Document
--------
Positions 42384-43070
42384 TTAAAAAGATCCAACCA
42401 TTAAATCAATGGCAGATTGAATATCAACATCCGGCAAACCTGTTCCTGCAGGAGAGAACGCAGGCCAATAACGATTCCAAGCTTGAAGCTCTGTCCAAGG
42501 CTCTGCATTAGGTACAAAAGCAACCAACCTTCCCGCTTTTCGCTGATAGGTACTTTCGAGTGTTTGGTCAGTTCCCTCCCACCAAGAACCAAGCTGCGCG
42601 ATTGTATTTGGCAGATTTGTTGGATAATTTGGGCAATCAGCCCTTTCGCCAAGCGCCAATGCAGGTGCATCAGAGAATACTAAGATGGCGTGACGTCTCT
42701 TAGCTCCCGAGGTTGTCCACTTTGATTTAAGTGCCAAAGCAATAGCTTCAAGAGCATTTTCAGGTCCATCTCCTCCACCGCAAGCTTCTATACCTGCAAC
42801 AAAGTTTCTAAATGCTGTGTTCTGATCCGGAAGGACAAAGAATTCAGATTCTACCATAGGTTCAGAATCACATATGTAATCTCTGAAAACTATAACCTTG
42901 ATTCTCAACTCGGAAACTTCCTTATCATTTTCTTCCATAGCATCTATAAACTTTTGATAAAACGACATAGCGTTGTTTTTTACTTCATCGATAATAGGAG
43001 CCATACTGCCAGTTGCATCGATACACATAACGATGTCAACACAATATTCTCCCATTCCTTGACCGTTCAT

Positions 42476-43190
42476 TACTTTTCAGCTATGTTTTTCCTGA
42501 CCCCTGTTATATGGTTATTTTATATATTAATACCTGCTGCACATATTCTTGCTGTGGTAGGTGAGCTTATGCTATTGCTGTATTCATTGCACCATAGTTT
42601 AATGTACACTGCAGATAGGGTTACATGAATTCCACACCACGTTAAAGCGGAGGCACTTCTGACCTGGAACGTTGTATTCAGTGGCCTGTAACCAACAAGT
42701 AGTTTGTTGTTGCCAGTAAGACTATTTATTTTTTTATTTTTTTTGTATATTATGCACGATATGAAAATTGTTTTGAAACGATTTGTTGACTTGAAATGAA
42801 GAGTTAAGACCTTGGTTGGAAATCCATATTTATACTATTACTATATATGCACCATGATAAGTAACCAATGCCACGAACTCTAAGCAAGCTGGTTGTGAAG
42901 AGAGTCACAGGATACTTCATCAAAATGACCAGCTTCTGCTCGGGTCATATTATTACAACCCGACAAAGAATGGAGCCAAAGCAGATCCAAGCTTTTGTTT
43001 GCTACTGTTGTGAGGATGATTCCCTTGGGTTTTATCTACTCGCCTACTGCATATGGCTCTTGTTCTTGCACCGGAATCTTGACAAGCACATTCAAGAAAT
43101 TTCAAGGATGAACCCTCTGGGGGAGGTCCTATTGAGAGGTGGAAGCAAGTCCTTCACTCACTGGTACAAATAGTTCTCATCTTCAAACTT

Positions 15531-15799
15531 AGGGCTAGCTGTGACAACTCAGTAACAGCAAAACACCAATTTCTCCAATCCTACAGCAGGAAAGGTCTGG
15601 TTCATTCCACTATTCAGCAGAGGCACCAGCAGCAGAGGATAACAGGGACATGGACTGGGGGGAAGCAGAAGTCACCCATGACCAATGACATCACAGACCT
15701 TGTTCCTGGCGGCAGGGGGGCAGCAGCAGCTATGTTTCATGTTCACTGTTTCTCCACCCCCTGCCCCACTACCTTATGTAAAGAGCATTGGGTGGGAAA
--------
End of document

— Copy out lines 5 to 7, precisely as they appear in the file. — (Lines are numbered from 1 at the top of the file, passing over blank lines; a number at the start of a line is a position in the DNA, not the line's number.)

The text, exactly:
42601 ATTGTATTTGGCAGATTTGTTGGATAATTTGGGCAATCAGCCCTTTCGCCAAGCGCCAATGCAGGTGCATCAGAGAATACTAAGATGGCGTGACGTCTCT
42701 TAGCTCCCGAGGTTGTCCACTTTGATTTAAGTGCCAAAGCAATAGCTTCAAGAGCATTTTCAGGTCCATCTCCTCCACCGCAAGCTTCTATACCTGCAAC
42801 AAAGTTTCTAAATGCTGTGTTCTGATCCGGAAGGACAAAGAATTCAGATTCTACCATAGGTTCAGAATCACATATGTAATCTCTGAAAACTATAACCTTG